23rd Jan 2013
Viv Albertine recently took to the stage in London both to play a handful of songs & too read from her forthcoming memoirs. Louder Than War were present.
The fountain of youth is a mythical ideology that has been long pursued by explorers for centuries and (nowadays) fantasised about by aging housewives alike. Spanish Explorer Juan Ponce de León ventured into the depths of Florida in 1513 supposedly in hot pursuit of this age-suspending, wrinkle-vanishing spring of eternal youth only to be disappointed with his findings. Well, as it turns out, he needed to search a little closer to home and live around 500 years longer to uncover its location. On the 22nd of January 2013 in 12 Bar Club, Denmark Street, London, I finally stumbled across the fountain of youth; or at the very least, its keeper. She is former-Slit and time-evader Viv Albertine.
Complicated, over-zealous descriptions aside, Viv looks simply stunning – at 57 (something that prompted me to consult the all-knowing, all-powerful Wikipedia to verify her age, due to disbelief) she seems to be completely immune to the effects of aging; her face still harnesses the same youthful energy and vigour that made The Slits a force to be reckoned with some 35 odd years ago. However, as I was soon to discover, the post-Slit Viv still proves a mighty force to behold, oozing attitude and flare, and spouting cutting-wit. If we are to believe the punk prophesiers Crass on this one, Punk is supposedly dead; ‘Bubblegum rock on plastic transistors/schoolboy sedition backed by big time promoters’; and whilst this may indeed be the case, its essence was dragged back up from its premature burial and very much resurrected in Viv’s angst-laden, guitar-strangling performance at 12 Bar Club.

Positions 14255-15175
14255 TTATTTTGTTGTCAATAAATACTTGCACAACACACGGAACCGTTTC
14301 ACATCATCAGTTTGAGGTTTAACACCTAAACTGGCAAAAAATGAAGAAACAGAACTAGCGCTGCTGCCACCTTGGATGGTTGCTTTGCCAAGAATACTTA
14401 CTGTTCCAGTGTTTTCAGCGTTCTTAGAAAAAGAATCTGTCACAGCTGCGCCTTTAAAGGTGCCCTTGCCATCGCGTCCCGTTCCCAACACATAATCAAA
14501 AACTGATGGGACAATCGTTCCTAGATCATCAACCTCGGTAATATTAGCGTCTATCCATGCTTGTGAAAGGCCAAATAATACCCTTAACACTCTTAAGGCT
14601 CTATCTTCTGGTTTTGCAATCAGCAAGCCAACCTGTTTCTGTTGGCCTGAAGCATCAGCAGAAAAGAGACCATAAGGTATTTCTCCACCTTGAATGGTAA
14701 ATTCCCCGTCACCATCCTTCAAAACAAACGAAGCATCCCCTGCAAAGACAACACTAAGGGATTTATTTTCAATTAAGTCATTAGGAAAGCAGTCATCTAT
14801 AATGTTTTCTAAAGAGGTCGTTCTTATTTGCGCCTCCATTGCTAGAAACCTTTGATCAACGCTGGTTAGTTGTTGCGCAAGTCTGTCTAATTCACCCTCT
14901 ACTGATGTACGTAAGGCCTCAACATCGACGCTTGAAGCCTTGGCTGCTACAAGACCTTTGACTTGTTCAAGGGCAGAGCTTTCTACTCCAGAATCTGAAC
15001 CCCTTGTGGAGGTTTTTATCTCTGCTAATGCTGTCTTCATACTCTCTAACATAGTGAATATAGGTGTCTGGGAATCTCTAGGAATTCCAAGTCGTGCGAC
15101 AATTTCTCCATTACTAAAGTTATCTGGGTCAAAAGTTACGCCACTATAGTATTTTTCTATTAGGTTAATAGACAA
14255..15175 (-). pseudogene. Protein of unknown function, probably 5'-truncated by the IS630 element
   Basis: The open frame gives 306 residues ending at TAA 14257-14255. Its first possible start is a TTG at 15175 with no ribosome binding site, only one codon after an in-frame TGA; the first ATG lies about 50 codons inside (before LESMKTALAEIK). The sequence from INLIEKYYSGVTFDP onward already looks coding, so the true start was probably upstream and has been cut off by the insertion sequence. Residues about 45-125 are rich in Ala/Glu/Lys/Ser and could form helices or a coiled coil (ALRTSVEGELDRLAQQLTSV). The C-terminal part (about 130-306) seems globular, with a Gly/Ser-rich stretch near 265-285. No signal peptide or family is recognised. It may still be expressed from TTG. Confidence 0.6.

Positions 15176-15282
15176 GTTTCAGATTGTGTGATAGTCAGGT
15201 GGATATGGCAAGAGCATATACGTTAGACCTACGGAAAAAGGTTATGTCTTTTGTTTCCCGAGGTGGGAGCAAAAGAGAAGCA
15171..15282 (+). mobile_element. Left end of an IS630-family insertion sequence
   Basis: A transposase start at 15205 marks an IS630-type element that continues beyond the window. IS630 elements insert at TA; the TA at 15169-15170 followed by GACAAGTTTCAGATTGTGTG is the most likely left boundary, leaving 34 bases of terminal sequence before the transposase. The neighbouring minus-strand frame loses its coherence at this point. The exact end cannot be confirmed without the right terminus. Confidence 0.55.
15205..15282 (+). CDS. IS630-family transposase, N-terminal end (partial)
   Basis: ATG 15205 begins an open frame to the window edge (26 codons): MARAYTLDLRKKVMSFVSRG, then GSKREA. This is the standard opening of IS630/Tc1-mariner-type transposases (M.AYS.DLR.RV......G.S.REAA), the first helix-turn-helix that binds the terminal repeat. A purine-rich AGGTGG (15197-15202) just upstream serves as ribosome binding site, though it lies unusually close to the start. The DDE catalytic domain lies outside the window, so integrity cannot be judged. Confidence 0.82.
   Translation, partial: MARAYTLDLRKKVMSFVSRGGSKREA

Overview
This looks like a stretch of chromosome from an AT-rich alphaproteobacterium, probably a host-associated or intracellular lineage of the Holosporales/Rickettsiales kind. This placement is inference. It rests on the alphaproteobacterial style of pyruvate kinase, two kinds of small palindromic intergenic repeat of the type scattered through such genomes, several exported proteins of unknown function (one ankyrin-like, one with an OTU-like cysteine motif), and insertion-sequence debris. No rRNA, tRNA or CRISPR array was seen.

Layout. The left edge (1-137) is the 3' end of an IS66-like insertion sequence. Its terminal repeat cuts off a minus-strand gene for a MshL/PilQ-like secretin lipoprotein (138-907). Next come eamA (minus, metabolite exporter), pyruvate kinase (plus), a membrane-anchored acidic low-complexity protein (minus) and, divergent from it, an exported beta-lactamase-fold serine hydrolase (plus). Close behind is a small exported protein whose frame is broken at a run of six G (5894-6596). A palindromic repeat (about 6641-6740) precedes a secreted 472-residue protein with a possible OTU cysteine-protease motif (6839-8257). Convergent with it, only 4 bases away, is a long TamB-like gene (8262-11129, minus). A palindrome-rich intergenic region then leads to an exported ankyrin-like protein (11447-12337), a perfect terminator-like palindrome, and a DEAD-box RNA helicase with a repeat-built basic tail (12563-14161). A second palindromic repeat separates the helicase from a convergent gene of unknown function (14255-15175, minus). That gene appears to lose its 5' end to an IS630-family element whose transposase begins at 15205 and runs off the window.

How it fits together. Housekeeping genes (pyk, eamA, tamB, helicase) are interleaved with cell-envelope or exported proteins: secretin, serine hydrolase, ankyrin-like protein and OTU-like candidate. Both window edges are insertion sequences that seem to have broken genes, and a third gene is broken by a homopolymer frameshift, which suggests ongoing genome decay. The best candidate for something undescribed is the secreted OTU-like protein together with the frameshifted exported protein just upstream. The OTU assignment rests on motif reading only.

Whilst she was not backed by your typical rock-band line up – swapping the traditional set up for a more stripped down ensemble of guitar, cajón, synth bass and violin – the slightly unconventional group still produce an aggressive wall of sound; ensuring that the audience are pinned down and listening intently. Opener ‘I Don’t Believe in Love’ centers around a hypnotising, swirling guitar riff that is soon joined by ominous and similarly haunting chants of ‘a-ha, a-ha’ from the group’s backing singers as Viv dispels the myths of Love, Time and also God and instead proclaims her love of definite concepts – fire, granite, gold and iron, amongst others – adding an abstract, almost Talking Heads vibe to the track.
‘I want more’, taken from Viv’s latest release ‘The Vermilion Border’, adopts a similarly menacing, confrontational tone. Viv’s words and gritted-teeth vocal delivery serve as a proverbial knife to the throat – this is a woman who knows what she wants and if she doesn’t get it, you get the sense that there will be trouble afoot… if you’re still standing to experience it, that is. The musical accompaniment perfectly complements this ominous undertone – while Viv’s delivers the verbal assault, spitting her words in the face of her adversary, the violin and synth bass pull the punches, with their synchronised stabs shoving the audience in the shoulders, asking for a fight. I politely declined. (I’ve always been a bit of a bambi-legged, weasel-y-armed wimp, you see.)